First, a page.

Stop Signs for the Reader: The Word Respectively Is As Bad As Former and Latter

An earlier post said that the words former and latter are almost always a stop sign for the reader. An example:

During a lively Fox News discussion with Bud Abbot and Lou Costello over the Mueller Report and the possibility of President Trump’s impeachment, Fox News hosts Tucker Carlson and Donna Brazile agreed that the former was more qualified to discuss national politics than the latter.

Most readers will have to stop and go back to understand that Carlson and Brazile agree that Abbot and not Costello is the one more qualified to discuss national politics.

The word respectively is similar stop sign. Read this Atlantic magazine announcement from editor Jeffrey Goldberg and see if you understand the roles of Sharma and Yager without stopping and rereading:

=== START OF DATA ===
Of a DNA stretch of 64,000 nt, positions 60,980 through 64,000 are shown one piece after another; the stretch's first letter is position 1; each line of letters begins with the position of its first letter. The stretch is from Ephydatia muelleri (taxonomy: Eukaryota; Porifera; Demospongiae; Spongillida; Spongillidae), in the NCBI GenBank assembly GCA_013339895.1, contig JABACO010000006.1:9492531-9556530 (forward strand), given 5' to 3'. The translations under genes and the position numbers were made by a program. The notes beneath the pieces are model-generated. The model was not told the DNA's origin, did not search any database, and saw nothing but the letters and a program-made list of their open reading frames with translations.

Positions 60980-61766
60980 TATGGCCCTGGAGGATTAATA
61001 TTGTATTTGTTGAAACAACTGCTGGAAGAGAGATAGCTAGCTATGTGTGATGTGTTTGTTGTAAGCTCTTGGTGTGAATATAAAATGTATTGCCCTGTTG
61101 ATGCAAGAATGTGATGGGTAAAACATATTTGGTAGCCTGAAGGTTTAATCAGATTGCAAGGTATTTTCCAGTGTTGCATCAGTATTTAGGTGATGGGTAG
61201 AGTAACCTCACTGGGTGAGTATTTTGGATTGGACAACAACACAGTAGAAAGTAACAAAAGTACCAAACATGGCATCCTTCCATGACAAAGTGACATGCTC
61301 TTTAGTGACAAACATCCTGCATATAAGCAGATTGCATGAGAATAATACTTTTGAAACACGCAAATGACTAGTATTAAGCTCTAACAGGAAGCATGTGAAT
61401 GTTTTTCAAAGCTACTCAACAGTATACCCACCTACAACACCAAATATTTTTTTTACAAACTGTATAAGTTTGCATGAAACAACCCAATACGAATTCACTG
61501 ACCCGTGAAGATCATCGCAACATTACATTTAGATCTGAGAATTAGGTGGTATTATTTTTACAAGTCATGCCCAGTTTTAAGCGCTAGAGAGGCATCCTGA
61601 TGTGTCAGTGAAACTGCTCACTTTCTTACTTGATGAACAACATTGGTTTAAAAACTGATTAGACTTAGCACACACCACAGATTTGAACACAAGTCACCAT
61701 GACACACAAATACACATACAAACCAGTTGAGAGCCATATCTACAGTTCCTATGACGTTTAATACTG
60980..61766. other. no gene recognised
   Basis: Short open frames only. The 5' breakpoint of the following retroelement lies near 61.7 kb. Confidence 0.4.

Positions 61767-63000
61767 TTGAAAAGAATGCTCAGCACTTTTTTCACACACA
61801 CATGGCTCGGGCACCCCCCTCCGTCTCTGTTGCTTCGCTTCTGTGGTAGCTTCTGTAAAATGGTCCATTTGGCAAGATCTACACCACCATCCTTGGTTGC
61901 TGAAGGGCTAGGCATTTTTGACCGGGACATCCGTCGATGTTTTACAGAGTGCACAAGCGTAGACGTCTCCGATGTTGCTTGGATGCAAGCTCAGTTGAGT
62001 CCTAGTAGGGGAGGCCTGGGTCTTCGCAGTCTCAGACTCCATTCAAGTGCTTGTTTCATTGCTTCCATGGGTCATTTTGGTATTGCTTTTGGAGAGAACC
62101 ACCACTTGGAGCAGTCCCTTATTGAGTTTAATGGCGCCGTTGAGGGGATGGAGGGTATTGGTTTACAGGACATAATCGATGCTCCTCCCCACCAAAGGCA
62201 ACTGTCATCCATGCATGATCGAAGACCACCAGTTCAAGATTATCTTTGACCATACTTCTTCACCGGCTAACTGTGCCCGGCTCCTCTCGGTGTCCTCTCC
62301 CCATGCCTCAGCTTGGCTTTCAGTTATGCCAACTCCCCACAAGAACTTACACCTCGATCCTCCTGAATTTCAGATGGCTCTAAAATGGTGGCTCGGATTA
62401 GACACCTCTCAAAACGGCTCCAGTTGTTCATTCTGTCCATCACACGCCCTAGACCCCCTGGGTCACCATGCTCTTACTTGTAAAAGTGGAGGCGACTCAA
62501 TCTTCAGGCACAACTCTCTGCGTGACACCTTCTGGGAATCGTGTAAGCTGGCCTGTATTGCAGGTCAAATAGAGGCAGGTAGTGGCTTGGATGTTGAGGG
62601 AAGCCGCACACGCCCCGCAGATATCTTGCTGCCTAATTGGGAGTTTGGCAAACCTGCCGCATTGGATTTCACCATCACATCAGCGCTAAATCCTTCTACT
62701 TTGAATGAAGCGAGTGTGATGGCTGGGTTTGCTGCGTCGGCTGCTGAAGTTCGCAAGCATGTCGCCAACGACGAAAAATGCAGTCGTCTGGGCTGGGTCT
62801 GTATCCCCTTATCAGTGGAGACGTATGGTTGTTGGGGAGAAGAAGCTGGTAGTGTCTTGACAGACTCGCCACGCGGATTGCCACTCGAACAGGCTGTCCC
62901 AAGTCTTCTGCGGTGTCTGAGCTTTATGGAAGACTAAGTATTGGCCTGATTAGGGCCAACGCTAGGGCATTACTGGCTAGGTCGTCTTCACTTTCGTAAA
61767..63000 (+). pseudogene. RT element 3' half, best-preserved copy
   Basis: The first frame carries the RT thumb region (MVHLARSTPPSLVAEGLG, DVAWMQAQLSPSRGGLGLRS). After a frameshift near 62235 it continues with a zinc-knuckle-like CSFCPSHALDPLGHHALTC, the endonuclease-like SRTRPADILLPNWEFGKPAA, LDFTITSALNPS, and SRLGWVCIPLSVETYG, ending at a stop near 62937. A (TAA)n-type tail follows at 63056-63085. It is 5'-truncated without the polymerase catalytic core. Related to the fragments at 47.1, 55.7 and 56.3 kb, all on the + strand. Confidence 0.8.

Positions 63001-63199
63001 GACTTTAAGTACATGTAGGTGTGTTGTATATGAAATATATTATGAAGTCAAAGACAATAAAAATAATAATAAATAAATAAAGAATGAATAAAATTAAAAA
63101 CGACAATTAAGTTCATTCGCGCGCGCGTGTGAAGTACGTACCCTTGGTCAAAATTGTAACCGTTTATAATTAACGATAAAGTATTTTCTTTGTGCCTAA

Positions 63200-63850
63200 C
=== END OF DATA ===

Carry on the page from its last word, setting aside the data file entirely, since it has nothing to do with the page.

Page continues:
The Atlantic, I am proud to say, is a talent magnet, and these five journalists are all excellent additions to our growing team,” Goldberg said.

The five editors and writers will contribute to coverage areas that have been growing markedly in the past 12 months. Earlier this month, Goldberg also announced a restructure of his editorial leadership team, promoting LaFrance to executive editor overseeing all of digital, podcasting, and video; and both Swati Sharma and Sarah Yager to managing editors running day-to-day coverage and editorial operations, respectively.

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